The pair will “honor” the anniversary of the famous Fifth Down game, an Oct. 6, 1990 game in which officials mistakenly gave Colorado two second downs in the closing moments of their meeting in Columbia. That mistake allowed Buffaloes quarterback Charles Johnson to score a 1-yard keeper as time expired, allowing Colorado to escape with a 33-31 win. Adding to the controversy, replays showed Johnson’s knee was down before the ball reached the goal line, but Colorado was allowed to keep its ill-gotten win and went on to share the 1990 national championship with Georgia Tech, the school’s only title.
Colorado and Mizzou have not met since both schools left the Big 12 following the 2010 season. Missouri won the final five games, including a 26-0 blanking in 2010, and holds a 41-31-3 all-time lead in a series that dates back to 1930.
The series will not be the first time either school faces a former Big 8/12 bunk mate since their respective departures. Missouri has a home-and-home with Kansas State set for 2022-23, while Colorado faces Texas A&M in 2019 and ’20, meets Nebraska in 2023-24 and squares off with Kansas State in 2027-28.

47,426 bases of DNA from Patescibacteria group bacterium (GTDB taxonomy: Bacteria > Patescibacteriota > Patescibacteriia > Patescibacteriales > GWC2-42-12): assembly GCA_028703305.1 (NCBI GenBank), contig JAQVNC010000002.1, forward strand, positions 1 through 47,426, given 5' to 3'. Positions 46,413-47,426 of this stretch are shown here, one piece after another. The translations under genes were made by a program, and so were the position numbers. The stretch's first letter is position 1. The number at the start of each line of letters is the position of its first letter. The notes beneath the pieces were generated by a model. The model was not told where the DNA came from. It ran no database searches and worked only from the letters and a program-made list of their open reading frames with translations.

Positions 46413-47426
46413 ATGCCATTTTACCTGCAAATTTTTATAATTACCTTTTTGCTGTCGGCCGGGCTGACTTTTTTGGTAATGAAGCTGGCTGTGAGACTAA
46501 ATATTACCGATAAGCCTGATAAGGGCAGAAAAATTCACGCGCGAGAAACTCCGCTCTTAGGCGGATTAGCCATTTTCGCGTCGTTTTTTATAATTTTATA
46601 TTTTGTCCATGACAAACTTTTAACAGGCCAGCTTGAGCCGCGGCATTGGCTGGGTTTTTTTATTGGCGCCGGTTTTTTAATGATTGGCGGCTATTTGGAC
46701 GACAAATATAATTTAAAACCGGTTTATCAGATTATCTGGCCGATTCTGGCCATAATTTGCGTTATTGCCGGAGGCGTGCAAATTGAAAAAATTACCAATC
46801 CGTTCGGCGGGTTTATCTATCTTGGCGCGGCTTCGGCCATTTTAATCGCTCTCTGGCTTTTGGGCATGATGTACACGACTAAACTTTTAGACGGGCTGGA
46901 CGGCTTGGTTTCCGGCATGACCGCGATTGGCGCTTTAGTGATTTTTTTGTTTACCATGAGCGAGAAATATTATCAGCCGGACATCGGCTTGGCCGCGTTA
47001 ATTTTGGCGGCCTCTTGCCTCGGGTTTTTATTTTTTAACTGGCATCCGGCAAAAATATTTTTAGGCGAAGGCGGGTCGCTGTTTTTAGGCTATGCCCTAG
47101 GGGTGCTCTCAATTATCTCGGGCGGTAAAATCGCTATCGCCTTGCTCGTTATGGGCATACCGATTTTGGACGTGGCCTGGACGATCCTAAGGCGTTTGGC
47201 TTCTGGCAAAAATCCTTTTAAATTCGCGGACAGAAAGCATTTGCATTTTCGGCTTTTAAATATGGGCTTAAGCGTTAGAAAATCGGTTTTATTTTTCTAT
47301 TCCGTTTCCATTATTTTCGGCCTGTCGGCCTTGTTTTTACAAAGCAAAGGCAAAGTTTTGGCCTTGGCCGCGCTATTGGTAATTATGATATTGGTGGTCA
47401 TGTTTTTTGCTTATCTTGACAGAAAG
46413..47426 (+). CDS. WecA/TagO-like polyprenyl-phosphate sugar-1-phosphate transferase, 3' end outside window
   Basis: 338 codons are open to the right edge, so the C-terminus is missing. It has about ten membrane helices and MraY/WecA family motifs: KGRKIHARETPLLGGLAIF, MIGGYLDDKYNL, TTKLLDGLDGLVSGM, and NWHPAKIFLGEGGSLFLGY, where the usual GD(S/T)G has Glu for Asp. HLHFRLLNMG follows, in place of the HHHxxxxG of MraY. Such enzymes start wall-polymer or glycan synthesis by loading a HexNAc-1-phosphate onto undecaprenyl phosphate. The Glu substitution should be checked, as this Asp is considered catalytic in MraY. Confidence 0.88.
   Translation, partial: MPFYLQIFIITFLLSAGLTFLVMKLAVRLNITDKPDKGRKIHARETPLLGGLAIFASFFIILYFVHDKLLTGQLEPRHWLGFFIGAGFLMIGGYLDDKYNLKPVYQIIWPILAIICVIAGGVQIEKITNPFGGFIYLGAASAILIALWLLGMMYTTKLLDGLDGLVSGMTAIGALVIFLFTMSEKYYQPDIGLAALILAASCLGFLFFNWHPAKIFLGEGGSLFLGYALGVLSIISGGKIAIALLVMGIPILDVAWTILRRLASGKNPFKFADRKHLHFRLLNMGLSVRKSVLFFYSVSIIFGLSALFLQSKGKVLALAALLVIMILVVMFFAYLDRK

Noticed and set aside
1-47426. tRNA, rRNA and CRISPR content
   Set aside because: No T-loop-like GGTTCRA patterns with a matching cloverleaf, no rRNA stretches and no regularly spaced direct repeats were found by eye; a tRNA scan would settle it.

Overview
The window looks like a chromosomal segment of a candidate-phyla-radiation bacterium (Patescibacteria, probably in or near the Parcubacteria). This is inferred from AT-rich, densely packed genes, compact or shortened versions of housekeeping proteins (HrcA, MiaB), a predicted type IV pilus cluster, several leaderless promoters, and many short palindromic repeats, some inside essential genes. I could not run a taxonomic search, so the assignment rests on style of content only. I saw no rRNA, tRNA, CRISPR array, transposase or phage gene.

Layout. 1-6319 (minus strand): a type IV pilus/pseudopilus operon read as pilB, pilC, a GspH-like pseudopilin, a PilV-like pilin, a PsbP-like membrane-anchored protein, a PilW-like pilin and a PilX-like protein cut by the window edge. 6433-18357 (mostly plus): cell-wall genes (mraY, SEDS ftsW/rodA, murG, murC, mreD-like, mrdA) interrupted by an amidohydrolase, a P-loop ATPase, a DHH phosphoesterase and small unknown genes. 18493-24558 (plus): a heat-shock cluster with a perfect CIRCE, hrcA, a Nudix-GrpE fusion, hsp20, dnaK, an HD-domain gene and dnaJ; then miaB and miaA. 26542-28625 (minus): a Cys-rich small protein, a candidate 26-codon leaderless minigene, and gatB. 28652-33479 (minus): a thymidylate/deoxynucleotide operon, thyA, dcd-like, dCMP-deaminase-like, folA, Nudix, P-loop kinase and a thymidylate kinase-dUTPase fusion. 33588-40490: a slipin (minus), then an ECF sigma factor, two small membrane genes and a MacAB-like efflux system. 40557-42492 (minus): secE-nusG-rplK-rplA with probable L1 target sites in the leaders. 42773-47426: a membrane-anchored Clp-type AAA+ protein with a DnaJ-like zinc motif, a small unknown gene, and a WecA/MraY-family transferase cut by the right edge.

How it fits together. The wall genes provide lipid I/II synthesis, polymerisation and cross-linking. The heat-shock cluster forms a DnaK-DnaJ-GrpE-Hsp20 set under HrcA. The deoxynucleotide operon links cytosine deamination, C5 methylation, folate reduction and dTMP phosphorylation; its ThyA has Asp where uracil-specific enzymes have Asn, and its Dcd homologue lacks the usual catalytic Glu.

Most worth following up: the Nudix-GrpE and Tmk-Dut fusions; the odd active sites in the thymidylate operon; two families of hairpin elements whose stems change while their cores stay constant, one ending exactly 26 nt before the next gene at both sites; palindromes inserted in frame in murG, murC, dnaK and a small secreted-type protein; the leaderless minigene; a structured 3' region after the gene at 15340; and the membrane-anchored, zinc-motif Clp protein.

Colorado is set to open its 2025 season with Georgia Tech on Aug. 30 and visit Houston a week later. Mizzou has games with North Dakota, Miami (Ohio) and Massachusetts set for 2025. Neither team has another game on the docket for 2030 as of yet.
One of the dozen(ish) members of the Penn State football program who has decided to transfer from the Nittany Lions this offseason has found himself a new college football home.
Over the weekend, Danny Dalton took to Twitter to announce that he has decided to transfer to Boston College and continue his playing career with the Eagles. The tight end is on schedule to graduate from Penn State in June, meaning he’ll be eligible to play immediately in 2019.
Including the upcoming season, the Marshfield, Mass., native will have two years of eligibility remaining.
A three-star member of the Nittany Lions’ 2016 recruiting class, Dalton was the top-rated player at any position in the state of Massachusetts. After not playing at all his first two seasons in Happy Valley, the 6-4, 247-pound redshirt sophomore appeared in three games